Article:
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21 Jul

Can New Flooring Be Installed Over Old?

Can New Flooring be installed over Old Flooring?

Whether your company has just invested in a new to them facility or is upgrading their current locations due to time or elevated ANSI/ESD standards, one of the largest expenses they will face is replacing the existing flooring.

Based on the existing installation, this can be a very time consuming task – days to strip off the old flooring, etch or acid burn off any leftover adhesive residue.  Plus the very real possibility of damaging the concrete itself or a pre-existing moisture barrier.

Which leads to a popular question from facility and production managers – can new ESD flooring be installed over existing flooring?

And depending on who you talk to, the answer is: Yes. No. And, of course, Maybe.

Yes.

If an existing floor is well-bonded, ANSI/ESD 20.20 compliant and in reasonably good condition, theoretically, the answer is yes.

Certain flooring options pose a lower risk and are considerably easier to install over an older floor. Vinyl, for example, generally can be installed over top existing vinyl. Generally.

Problems arise when the old floor has become hard and stiff.  It may be harder to install over it, and if the initial bond doesn’t take, vinyl is unforgiving and may delaminate – requiring a complete stripping and reinstallation that is likely to cost more than the initial money saved, not to mention the time lost during the removal and reinstallation.

An additional choice to consider is installing carpet tiles over old vinyl. Carpet has become a popular choice to install over existing floors because the irregularities of the surface below the carpeting are virtually hidden behind its barely reflective surface.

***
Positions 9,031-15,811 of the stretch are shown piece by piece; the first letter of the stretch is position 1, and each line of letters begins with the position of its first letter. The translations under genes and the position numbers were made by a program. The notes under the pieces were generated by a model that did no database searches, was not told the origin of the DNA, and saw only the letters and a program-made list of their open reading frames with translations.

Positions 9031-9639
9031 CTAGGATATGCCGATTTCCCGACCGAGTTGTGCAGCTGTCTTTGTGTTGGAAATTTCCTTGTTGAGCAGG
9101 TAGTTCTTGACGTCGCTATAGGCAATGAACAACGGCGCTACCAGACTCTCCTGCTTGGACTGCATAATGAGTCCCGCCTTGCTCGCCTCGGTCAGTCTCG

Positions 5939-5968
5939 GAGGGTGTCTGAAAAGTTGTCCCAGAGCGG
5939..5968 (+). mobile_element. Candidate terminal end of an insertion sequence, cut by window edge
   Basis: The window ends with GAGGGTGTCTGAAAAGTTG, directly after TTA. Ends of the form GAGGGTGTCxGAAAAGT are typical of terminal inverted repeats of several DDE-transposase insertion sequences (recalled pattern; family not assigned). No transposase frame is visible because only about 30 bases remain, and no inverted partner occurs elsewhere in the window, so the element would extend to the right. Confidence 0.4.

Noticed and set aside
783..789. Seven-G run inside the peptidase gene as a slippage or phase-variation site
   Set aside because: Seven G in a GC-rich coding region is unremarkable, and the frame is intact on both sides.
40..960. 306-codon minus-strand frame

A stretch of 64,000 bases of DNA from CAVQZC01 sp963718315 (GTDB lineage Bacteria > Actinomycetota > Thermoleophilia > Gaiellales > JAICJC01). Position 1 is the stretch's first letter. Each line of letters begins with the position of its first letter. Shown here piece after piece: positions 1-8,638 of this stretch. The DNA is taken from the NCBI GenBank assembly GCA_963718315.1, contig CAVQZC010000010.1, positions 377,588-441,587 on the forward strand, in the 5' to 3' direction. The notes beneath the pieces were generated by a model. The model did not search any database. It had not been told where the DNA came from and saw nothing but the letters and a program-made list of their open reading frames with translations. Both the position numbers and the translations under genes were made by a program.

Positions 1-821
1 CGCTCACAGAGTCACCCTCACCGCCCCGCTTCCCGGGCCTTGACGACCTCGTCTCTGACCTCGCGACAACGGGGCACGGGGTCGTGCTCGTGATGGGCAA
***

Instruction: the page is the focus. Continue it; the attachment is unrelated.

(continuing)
Another option is Zero Stat Crete – a state of the art water-based epoxy coating – which can, after proper testing, be applied over an area that has had the previous vinyl or carpeting tile removed – often without needing to strip off any leftover adhesive.

No.

Some experts caution that you should NEVER install a new floor covering over an old one. Along with the warnings above, the old flooring might hide structural defects, might not be properly bonded or might result in a plasticizer contamination of the new flooring, which could radically affect the quality and effectiveness of its ESD prevention.

Also, by not removing the old flooring, moisture concerns that need to be addressed may not be discovered.

Additionally, depending on the age of the old flooring, it might have been made with asbestos, a manufacturing material that causes severe respiratory problems and may lead to death.

Maybe.

Experts say that almost any floor can be installed over an old floor as long as the old floor is in good condition and well-bonded to the sub floor. BUT…

There are just too many variables to accurately consider or discuss every flooring replacement or recovering option in a single posting.

Even if your scenario is similar one of the ones we’ve elucidated above, there may be additional factors in your specific facility that are not taken into account in our hypothetical illustrations.

Which is why we always recommend speaking to a qualified flooring professional before making any final decisions. There is not usually a financial cost associated with their consultation and/or site visit, but the preventative savings far outweigh any nominal up front cost.

For a free consultation – or any other questions you may have, please contact us.  We would love to be your full service, seamless ESD solution provider!

20 Apr

How Do You Care for Your ESD Floor?

How to Care for Your ESD Floors

So you’ve finally got your brand spanking new Electrostatic Discharge (ESD) preventative flooring installed. It looks great, it works great. But how do you keep it that way?

You’re smart enough to know that just like this is a specialized floor, it requires specialized care. Not just any cleaning products will work. You certainly don’t want to void the warranty, or even worse, compromise the ESD properties of the floor. That could drastically escalate costs – replacement of the damaged electronics, replacing the floor itself – having to apologize to your clients and replace the electronics they trusted you to provide.

You can’t find anything in the installation instructions. You hear the boss’ voice around the corner, you know he’s going to ask these questions. You don’t have the answers. You look down and you’re not wearing any pants!

Well, we can’t do anything about your pants, but we do have some answers to avoid that other nightmarish scenario.

For starters, take a break – for the first 5 days following a new installation, don’t wash or machine scrub the floor. This allows the adhesive to properly bond with the concrete base, as well as to prevent excess moisture – the #1 enemy of ESD flooring – to interfere with the adhesive.